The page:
On July 16, 1999, The New York Times carried Matt Wald’s detailed article about UPS cargo jets making night landings at Wilmington, Ohio, using "ADS-B In," with a cockpit display showing other air traffic. That same year, FAA began its historic Capstone program in Alaska, under which hundreds of mostly general aviation planes were equipped with the equivalent of ADS-B In with a cockpit display of weather and air traffic. With enthusiastic GA support, Capstone is now being expanded to 4,000 Alaska planes. Overseas, IATA loves ADS-B, CANSO loves ADS-B, and aggressive ADS-B programs are under way in Canada, Australia and Southeast Asia/Pacific.
So how come FAA dropped the ball earlier this year, by proposing a far-off deadline of 2020 for equipping planes with just ADS-B Out, leaving the real benefits (ADS-B In) for those who must pay for this equipage to some vague future date? And even though the whole network of ADS-B ground stations will be completed by ITT by 2013? For the United States, this turns out to be a massive coordination problem, and it’s one that our politicized FAA is not in a good position to resolve.
First, recall that the business case for ADS-B rests on being able to retire a large fraction of the FAA’s huge network of ground-based radars, which are costly to maintain and would be very costly to replace as they wear out. But you can’t shut down those radars until everybody in the relevant airspace is equipped with at least ADS-B Out, so that the ATC system (at least) can see where they are. Because aircraft owners balk at being forced to buy and install new gear until they get real benefits from it, FAA felt under strong political pressure to make the deadline as far off as possible (hence, 2020). And since they know that adding a cockpit display unit (to enable ADS-B In) will be even more costly, they declined even to speculate on what that deadline will be. So to the user community, the package spelled all costs but no benefits.
The places where there is a near-term business case are of two kinds. Mostly they are in places where there is no radar coverage — most of Alaska, the Gulf of Mexico, northern Canada, over the North Atlantic, in the South Pacific and over much of Australia. In those locations, ADS-B offers much better real-time information for ATC as to where planes are, which means today’s huge spacing requirements can be reduced. That produces user benefits, such as more direct routings and optimal altitudes for reduced fuel burn. The other case is cargo hubs, where at night nearly all planes are cargo planes.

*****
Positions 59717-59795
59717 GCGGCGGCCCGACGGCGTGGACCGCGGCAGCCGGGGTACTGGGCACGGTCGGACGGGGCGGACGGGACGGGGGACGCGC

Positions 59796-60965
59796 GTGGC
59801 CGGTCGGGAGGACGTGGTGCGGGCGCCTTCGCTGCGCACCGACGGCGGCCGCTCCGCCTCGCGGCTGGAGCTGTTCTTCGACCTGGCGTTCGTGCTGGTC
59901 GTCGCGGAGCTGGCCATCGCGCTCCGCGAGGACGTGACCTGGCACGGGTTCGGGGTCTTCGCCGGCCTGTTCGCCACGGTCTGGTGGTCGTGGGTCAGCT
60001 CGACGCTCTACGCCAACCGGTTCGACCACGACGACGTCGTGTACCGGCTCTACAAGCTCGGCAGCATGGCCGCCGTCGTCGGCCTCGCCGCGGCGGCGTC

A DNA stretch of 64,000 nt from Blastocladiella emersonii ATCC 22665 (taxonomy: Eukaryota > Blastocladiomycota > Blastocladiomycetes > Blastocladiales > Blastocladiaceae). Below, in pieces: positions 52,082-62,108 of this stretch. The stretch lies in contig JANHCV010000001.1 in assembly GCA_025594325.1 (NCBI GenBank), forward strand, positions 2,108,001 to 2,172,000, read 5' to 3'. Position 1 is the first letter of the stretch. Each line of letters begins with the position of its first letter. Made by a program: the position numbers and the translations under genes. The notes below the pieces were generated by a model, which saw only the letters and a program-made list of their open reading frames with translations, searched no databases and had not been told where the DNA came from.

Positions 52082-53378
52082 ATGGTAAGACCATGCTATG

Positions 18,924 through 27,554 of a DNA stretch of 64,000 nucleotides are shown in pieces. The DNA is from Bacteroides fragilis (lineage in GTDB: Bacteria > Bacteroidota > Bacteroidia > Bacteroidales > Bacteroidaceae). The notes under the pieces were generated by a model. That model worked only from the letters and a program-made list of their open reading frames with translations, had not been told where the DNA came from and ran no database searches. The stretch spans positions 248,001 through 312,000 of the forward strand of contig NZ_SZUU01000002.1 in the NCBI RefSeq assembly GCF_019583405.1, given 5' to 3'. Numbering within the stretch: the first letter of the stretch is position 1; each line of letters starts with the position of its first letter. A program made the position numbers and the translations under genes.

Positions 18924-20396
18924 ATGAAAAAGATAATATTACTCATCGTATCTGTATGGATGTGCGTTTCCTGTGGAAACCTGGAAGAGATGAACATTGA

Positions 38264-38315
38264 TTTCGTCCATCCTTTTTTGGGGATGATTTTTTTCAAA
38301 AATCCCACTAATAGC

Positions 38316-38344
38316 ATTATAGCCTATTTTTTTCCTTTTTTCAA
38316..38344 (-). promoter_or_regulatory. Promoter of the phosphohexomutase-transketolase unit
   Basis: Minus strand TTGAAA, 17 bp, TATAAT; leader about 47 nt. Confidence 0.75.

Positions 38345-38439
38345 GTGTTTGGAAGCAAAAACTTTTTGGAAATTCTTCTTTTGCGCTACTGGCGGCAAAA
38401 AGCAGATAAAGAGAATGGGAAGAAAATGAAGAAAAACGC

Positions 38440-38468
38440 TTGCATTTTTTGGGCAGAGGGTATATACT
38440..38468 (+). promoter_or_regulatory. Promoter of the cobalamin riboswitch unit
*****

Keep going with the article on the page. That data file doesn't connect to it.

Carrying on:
In Alaska, the main benefit is greater safety, but for that the cockpit display is an integral component. For the initial phase involving several hundred airplanes, FAA paid for the ADS-B boxes, and all involved learned a great deal from the pilot program. For the planned major expansion to 4,000 planes, FAA is trying to get the state to kick in to pay the large majority of the equipage cost. The onboard equipment, in volume production, is estimated at $12-18K per plane, of which the owner/operator would be paying about $2,500. Whether the state funding would be a grant or a loan was still being debated. FAA will pay for the bulk of the ground stations statewide, as it is doing in the lower 48.
The hugely negative response to FAA’s ADS-B In equipage proposal has resulted in the problem being thrown back to the Aviation Rulemaking Committee. Whatever they come up with this fall will likely influence a revised FAA Notice of Proposed Rulemaking (NPRM), which will probably be released early next year. And we can be sure that if some category of user doesn’t like the result, they will complain to Congress, which will try to micromanage the result via control of the budget process.
Imagine that a balanced group of aviation stakeholders, instead of just being an advisory body, constituted the board of directors of a self-supporting ATO. It would be in the interest of those board members to resolve this coordination problem, so as to achieve the cost savings from retiring numerous radars before they need to be replaced and to gain the improved safety and capacity resulting from cockpit displays of weather and traffic. They would therefore have powerful incentives to work out a deal to bring about rapid implementation of not only ADS-B Out but also ADS-B In. This might well involve the ATO helping some GA users pay the costs of equipage. But large volumes of ADS-B boxes and displays would also mean large economies of scale in production, driving down unit costs, and making the whole endeavor less costly.
It will be interesting to see whether any of the commercialized ANSPs, such as Nav Canada or Airservices Australia, comes up with such a win-win approach to rapid ADS-B implementation.